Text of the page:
Online banking: protect yourself

  • Online banking.
    Online banking.

Online banking: protect yourself

By Johanna Gómez

According to the Federal Reserve Bank Mobile Financial Services[1], survey stated 71 percent of bank customers use online banking and 43 percent use mobile.

This trend has caused traditional banks to reduce the number of branches and expand their services digitally through websites and apps accessible to their clients. With high-profile breaches into systems as a consumer you need to know how to keep your information safe.

Since the main benefit of online banking is convenience, your financial institution might be offering many bank services, such as checks deposit, balance transfers, bill payments, bank statements and chat with a representative. While banks provides a secure place with high-encryption to protect  your information there is also a chance for hackers who are looking for opportunities to access sensitive information about your accounts. To do your part here are strategies you can apply to protect yourself.

As technology usage increase keeping your devices and software updated is one of the crucial steps you can take. For example, regularly update your computer, phone and anti- virus software. As your financial institutions keep their security up-to-date you will need to do the same in your devices to protect your information from security breaches.

Remember security come first, all networks are created different. As you protect your devices with security software, encryption codes and passwords. Be aware that when you access a public network your data can be exposed. Although many coffee shops, restaurants and businesses may offer free Wi-Fi for your convenience be conscious of what you access while you are connected to a public network. It might be best to wait to get home to check your email or link to your bank website. If you are traveling be sure to use your bank app on your phone through your mobile service provider, hotspot or a secure network.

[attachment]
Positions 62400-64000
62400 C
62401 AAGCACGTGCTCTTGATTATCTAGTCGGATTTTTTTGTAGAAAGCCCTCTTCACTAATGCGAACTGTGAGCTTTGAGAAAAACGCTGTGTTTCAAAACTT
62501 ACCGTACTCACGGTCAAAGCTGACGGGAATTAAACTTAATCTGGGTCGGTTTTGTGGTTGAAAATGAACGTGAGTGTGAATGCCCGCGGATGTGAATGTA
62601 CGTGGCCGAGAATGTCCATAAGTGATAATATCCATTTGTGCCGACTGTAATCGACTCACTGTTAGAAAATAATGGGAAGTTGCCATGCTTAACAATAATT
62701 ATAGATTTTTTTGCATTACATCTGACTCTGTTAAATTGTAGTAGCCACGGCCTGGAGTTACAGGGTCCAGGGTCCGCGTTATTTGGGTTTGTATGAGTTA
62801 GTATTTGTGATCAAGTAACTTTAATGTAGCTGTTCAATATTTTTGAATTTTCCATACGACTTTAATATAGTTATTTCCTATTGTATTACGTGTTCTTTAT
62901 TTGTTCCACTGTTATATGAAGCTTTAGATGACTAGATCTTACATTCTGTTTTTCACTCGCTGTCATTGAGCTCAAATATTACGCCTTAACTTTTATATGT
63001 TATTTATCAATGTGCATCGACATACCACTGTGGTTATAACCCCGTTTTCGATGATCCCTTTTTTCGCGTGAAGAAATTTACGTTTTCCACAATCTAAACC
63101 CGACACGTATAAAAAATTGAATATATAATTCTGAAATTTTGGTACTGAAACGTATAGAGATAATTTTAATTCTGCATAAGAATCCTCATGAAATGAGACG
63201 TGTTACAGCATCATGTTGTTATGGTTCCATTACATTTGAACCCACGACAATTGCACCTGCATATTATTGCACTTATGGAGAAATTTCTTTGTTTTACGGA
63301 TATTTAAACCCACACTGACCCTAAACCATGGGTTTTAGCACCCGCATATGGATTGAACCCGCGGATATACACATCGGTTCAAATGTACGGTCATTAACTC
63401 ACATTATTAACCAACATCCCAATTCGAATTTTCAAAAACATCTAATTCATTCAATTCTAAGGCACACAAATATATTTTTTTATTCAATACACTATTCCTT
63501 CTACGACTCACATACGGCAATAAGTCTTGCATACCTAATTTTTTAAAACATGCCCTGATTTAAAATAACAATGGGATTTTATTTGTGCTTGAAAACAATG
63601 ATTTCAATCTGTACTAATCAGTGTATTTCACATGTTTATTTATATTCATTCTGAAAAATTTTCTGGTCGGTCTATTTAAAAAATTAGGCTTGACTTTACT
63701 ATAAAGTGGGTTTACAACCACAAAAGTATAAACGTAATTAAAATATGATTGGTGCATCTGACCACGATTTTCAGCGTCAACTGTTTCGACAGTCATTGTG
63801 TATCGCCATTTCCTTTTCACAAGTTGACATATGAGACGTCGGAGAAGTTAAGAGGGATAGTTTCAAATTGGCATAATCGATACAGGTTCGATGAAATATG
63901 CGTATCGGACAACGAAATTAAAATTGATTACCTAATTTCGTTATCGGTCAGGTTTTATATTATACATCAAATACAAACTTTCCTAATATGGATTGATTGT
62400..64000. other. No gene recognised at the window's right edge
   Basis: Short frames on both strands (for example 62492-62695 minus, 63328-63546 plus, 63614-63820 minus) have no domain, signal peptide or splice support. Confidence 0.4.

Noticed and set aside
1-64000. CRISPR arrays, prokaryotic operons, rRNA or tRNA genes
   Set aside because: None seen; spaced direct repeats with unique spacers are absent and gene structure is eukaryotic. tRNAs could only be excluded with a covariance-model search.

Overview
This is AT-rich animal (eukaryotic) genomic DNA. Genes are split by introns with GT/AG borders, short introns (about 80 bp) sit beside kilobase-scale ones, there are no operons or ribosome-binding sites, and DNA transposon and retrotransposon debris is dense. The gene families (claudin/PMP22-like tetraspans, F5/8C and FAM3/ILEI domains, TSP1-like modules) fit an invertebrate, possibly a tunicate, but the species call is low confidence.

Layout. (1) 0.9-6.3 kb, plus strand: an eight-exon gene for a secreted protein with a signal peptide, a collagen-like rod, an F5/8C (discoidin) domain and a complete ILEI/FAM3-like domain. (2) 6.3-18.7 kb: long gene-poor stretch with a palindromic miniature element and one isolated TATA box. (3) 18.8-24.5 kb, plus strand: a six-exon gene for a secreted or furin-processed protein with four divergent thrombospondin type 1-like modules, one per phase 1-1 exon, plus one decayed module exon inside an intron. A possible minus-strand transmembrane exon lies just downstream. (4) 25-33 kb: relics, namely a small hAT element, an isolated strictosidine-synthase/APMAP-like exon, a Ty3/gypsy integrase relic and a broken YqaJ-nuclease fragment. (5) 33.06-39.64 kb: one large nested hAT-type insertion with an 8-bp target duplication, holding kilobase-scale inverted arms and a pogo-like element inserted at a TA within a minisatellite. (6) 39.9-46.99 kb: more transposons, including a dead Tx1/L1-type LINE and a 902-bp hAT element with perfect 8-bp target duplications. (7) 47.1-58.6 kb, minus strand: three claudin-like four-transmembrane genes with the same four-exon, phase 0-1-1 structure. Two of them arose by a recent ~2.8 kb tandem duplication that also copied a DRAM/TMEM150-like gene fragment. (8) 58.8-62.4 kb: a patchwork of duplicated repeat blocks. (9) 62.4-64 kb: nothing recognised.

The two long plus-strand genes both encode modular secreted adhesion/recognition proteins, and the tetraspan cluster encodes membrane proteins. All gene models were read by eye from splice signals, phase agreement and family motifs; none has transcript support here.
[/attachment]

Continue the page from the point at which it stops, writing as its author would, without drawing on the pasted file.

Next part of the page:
Use strong passwords strategies, make sure not only is your account password strong also make sure your computer, phone or tablet are password protected. In case any of your devices get stolen it will make it more difficult for thieves to break into your data.

Most of us have heard often, do not share your bank or personal information, this is because hackers and online identity thieves finds ways through sophisticated methods to get your information. They create fake websites that mimic original bank pages. They will send emails as if they were your bank asking for sensitive and personal information. They also will send offers requesting to verify your information. Your financial institutions typically will not make these requests via email. Protect yourself and contact your bank if you receive these types of requests. Never reply to emails or phone calls before verifying they are legit.

Sign up for alerts. Alerts play a key role in protecting your identity and your accounts. Set up alerts for unusual activity with your bank or your email. If an unauthorized user try to break in you will receive an alert. For example, if someone attempts to access your email from a different device you will get a notification via text or email.  You can set alerts for check orders, account withdrawals, suspicious credit or debit card activity. They will come through your mobile phone as a text or sent via email.

 As we continue to move to use more online services it is essential to protect our identity, keep safe our personal information and be careful with the data we exchange digitally. Using these strategies will help you navigate your online financial services safely. Protect yourself!

Need help? Contact your local UF/IFAS Extension office. If you are interested in more of our programs, contact UF/IFAS Extension Osceola County at 321-697-3000. For more information about our programs visit us at



[1] Federal Reserve Bank Mobile Financial Services